Now in its second year, the King's Cup Gravel Championships is the ultimate gravel cycling festival in the UK.
Starting with some thrilling racing and ending the weekend with a Gravel Fondo, there is something for everyone. Which is ideal, because riders come from everywhere.
Some of you might recall that I rode in last year's inaugural masters grade championships and mischievously ended up in the official finishers photograph.
It was a bit of a last-minute thing so I didn't get time to prepare a bike and ended up riding a heavy hybrid commuter. I was happy to come in mid field (29th), but I promised myself I'd come back next year with a proper bike and do better.
Well I did get back, travelling to this year's Championships with my cycling amigos Alex and Will, and this time I had the perfect equipment for the job...
The format for racing was altered quite a bit for 2022. The race was split into three with the Men and Women classes each getting the course to themselves this year, while all the masters age groups finished the day's racing off with even more outrageously fast and furious gravel. The course was a bit shorter, down to just over 15km, but with an extra lap so working out to much the same distance.
There's plenty of challenging gravel with large rocks and flint, technical turns and grassy sprints which is exactly how we get off the start line. The starting pens were much wider than last year which seemed like a fair way to get off the line. The spread of riders was just enough for everyone to get through the first corner safely.
The course itself was a little less technical too. Less sand, less twisting and turning through the woods, and more super fast gravel stretches with plenty of opportunity for overtaking and formation of large bunches. There's only one very small climb that you'd hardly notice at first, but definitely slowed me up on my final lap.
The course all makes for super exciting racing, the thrill of bumping shoulder to shoulder amidst the rising dust is almost overwhelming for me. I dared not take my hands off the drops for the first two laps through fear of losing control. Just surviving the argy bargy of the first quarter lap is a joyous achievement.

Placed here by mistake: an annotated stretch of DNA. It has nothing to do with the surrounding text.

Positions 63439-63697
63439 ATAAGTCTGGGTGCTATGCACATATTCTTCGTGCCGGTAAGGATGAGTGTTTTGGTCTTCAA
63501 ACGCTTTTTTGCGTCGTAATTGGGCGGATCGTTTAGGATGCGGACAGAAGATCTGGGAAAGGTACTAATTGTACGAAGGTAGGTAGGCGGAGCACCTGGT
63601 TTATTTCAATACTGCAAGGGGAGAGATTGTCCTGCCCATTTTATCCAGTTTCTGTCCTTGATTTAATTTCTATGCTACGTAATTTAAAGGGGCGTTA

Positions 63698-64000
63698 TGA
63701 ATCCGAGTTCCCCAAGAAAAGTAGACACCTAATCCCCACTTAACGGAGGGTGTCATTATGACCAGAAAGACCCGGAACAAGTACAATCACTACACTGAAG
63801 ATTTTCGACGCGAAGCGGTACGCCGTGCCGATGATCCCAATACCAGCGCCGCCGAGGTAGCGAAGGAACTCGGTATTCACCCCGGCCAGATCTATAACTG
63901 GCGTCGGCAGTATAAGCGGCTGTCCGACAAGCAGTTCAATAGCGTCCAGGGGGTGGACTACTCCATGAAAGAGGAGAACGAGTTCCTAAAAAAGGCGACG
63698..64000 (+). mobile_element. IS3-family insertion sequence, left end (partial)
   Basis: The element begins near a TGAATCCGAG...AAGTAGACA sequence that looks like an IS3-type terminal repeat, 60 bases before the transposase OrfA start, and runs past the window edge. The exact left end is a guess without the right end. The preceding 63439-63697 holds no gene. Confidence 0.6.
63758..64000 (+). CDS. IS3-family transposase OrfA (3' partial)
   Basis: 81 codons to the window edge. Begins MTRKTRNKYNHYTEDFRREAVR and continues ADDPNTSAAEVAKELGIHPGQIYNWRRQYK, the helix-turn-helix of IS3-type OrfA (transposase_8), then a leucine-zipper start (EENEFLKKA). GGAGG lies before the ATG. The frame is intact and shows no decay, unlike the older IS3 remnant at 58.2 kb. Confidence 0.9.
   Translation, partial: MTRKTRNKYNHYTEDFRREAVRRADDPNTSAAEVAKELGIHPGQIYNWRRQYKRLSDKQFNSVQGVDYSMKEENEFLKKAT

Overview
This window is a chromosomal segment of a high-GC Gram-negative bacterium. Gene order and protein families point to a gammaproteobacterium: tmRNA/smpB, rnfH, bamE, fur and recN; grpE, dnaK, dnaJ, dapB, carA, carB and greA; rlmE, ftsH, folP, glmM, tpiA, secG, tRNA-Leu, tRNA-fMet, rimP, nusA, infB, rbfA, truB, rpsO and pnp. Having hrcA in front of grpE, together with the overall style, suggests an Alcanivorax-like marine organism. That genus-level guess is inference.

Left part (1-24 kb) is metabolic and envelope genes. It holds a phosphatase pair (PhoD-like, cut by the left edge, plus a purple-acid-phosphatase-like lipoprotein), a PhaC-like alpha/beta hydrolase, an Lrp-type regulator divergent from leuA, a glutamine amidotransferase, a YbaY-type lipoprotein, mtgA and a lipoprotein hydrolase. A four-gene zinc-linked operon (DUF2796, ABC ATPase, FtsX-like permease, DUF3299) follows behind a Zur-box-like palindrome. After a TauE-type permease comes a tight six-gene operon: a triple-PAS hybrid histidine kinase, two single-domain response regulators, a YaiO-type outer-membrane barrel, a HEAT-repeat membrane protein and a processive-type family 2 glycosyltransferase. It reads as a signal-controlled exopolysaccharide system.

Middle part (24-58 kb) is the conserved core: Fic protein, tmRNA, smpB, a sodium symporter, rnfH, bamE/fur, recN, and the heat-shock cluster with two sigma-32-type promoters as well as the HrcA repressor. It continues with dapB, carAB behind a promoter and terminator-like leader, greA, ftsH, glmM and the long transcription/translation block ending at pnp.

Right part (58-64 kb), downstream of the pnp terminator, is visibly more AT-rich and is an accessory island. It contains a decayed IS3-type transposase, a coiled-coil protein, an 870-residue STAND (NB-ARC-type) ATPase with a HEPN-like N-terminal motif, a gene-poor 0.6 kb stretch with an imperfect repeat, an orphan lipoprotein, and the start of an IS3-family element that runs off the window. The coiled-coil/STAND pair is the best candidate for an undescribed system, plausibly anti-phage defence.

I managed to broadly hold a reasonable pace for the first few laps with some cunning drafting but even my best lap time was two minutes off the leader in my age category. With a full time of 2:08:26 I would have placed 69th in the men's open race. I'm actually really pleased with the idea that I wouldn't be last! However, to put that into perspective, the leader rode an extra lap in 2:12:45 which is an incredibly fast average of 35kph compared with my 29kph.
My race finishes and I note my friends think I've punctured, but alas, the last lap was not an easy one for me and at 35 minutes, my longest by some margin. I had decided to go sans hydration and it was a mistake, I really needed a drink on this final lap, my throat was dry from the dust.
But no excuses, the pace was too much for me; even if I'd have gulped a litre of rocket fuel I wouldn't have stayed on the bunch. If I could have held my pace for this final lap I would have cleanly placed 16th and if I had gotten my fueling strategy right then...
In the end I placed 26th in my age group, barely fulfilling my promise. I can't blame my bike this year, but just like last year, I can say I loved every single moment of it. And there is a silly part of me that has already promised myself to come back again next year and do better.
My friends and I were delighted to watch some top tier riders and inspirational amateurs such as Ethel Brokenshire - winner of the Women's age graded 65-69 group, who proudly declared that she wouldn't take off her winners jersey for a week and then went on to beat all three of us in the Gravel Fondo the next day!
The race competitors are a varied bunch coming from all disciplines. Riders are drawn to gravel racing for its fantastic combination of being off grid, the thrilling speeds and the fantastic camaraderie of this fast-evolving sport. But this year does feel as though the gravel discipline has further defined itself distinctly and uniquely apart from other forms of racing.
Skills in all disciplines are useful including road, track, cross, MTB and even BMX racing. These skills are transferable in different ways but it's the combination that makes gravel racing so unique. Competitors need to manage their energy carefully so drafting is important, as is leaping your bike over a hole or carrying speed through tight bends and sandpits or even pumping the giant dried up puddle holes where the four-wheel-drive enthusiasts have been.
Judging the right rut is another skill unique to gravel that separates it from other racing; pick the right rut and you can easily take a few places over someone who's managed to find a rut that gets messy. Changing ruts can be costly so you need to use all your spidey senses and pick wisely.